Kevin Winter, Senior Lecturer in Environmental & Geographical Science, University of Cape Town.

This article was originally published on The Conversation. Read the original article.


Covid-19 is highlighting cities' unequal access to green space

In the UK, Londoners are most likely to rely on their local park for green space, and have the best access to parks. (Leon Neal/Getty Images)

As coronavirus lockdowns ease, people are flooding back to parks – but not everyone has easy access to green space in their city.

Statistics from Google show that park attendance in countries across the globe has shot up as people have been allowed to move around their cities again.

This is especially true in urban areas, where densely populated neighbourhoods limit the size of private green space – meaning residents have to go to the park to get in touch with nature. Readers from England can use our interactive tool below to find out how much green space people have access to in their area, and how it compares to the rest of the country.


Prime Minister Boris Johnson’s announcement Monday that people are allowed to mingle in parks and gardens with groups of up to six people was partially following what people were doing already.

Data from mobile phones show people have been returning to parks across the UK, and also across Europe, as weather improves and lockdown eases.

People have been returning to parks across the world

Stay-at-home requirements were eased in Italy on 4 May, which led to a flood of people returning to parks.

France eased restrictions on 1 May, and the UK eased up slightly on 13 May, allowing people to sit down in public places so long as they remain socially distanced.

Other countries have seen park attendance rise without major easing of lockdown – including Canada, Spain, and the US (although states there have individual rules and some have eased restrictions).

In some countries, people never really stopped going to parks.

Authorities in the Netherlands and Germany were not as strict as other countries about their citizens visiting local parks during lockdown, while Sweden has famously been avoiding placing many restrictions on people’s daily lives.

There is a growing body of evidence to suggest that access to green space has major benefits for public health.

A recent study by researchers at the University of Exeter found that spending time in the garden is linked to similar benefits for health and wellbeing as living in wealthy areas.

People with access to a private garden also had higher psychological wellbeing, and those with an outdoor space such as a yard were more likely to meet physical activity guidelines than those without access to outdoor space.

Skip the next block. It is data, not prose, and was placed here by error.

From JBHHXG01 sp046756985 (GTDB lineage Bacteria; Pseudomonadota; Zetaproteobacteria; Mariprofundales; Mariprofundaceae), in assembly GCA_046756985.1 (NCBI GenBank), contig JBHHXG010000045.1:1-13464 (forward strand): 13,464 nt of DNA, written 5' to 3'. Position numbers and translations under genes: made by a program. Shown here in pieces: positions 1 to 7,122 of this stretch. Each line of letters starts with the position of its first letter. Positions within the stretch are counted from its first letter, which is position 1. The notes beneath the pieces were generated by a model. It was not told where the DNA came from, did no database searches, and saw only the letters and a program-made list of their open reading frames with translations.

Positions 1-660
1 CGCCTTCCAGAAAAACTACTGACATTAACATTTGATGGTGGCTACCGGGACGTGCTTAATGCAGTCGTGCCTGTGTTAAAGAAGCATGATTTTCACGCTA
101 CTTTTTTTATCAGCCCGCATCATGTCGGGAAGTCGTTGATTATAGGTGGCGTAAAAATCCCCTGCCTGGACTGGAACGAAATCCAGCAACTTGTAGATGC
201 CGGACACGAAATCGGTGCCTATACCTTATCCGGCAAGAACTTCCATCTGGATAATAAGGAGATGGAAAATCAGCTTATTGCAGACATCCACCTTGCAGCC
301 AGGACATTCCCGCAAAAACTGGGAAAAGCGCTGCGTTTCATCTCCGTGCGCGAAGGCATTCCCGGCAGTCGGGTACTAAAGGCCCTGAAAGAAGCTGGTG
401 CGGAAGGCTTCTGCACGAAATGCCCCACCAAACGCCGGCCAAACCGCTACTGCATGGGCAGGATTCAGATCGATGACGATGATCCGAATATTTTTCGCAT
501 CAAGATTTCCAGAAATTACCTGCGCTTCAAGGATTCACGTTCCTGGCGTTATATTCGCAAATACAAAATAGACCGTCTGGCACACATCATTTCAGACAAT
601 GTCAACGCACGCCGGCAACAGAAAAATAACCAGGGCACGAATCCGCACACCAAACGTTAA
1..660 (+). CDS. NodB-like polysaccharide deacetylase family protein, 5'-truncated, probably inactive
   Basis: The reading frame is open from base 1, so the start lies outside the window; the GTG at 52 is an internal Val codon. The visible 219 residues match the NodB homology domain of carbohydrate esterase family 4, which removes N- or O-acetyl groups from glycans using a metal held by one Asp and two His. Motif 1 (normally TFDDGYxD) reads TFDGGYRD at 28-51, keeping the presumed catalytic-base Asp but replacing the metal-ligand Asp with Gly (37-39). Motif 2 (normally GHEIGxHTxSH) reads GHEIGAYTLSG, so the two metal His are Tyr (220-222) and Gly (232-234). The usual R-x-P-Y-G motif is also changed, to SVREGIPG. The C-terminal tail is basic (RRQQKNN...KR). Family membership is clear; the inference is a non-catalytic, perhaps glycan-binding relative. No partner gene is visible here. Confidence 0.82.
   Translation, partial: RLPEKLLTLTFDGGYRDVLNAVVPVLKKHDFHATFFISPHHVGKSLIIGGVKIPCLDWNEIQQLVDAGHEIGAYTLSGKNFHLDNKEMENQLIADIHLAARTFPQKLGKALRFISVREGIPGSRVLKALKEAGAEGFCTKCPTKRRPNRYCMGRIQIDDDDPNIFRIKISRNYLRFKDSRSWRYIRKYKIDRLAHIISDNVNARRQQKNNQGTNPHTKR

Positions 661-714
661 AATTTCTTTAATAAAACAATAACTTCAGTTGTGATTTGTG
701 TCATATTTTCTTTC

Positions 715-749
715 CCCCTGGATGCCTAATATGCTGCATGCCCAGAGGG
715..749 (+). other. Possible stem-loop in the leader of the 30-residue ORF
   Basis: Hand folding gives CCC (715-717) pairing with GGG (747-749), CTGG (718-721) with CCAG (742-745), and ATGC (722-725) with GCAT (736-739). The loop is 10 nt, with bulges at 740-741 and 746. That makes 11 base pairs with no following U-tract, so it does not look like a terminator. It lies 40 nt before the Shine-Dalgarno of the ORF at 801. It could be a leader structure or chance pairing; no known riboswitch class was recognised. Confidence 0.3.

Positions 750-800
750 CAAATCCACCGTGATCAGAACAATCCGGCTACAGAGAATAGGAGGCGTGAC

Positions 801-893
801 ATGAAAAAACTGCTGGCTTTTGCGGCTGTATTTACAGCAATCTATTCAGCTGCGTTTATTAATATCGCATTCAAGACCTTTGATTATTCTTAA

Separate UK research has found that living with a regular view of a green space provides health benefits worth £300 per person per year.

Access is not shared equally, however, which has important implications for equality under lockdown, and the spread of disease.

Statistics from the UK show that one in eight households has no garden, making access to parks more important.

There is a geographic inequality here. Londoners, who have the least access to private gardens, are most likely to rely on their local park for green space, and have the best access to parks. 

However the high population in the capital means that on the whole, green space per person is lower – an issue for people living in densely populated cities everywhere.

There is also an occupational inequality.

Those on low pay – including in what are statistically classed as “semi-skilled” and “unskilled” manual occupations, casual workers and those who are unemployed – are almost three times as likely as those in managerial, administrative, professional occupations to be without a garden, meaning they rely more heavily on their local park.

Britain’s parks and fields are also at significant risk of development, according to new research by the Fields in Trust charity, which shows the number of people living further than a 10-minute walk from a public park rising by 5% over the next five years. That loss of green spaces is likely to impact disadvantaged communities the most, the researchers say.

This is borne out by looking at the parts of the country that have private gardens.

The least deprived areas have the largest gardens

Though the relationship is not crystal clear, it shows at the top end: Those living in the least deprived areas have the largest private green space.

Although the risk of catching coronavirus is lower outdoors, spending time in parks among other people is undoubtedly more risky when it comes to transmitting or catching the virus than spending time in your own outdoor space. 

Access to green space is therefore another example – along with the ability to work from home and death rates – of how the burden of the pandemic has not been equally shouldered by all.

Michael Goodier is a data reporter at New Statesman Media Group, and Josh Rayman is a graphics and data visualisation developer at New Statesman Media Group.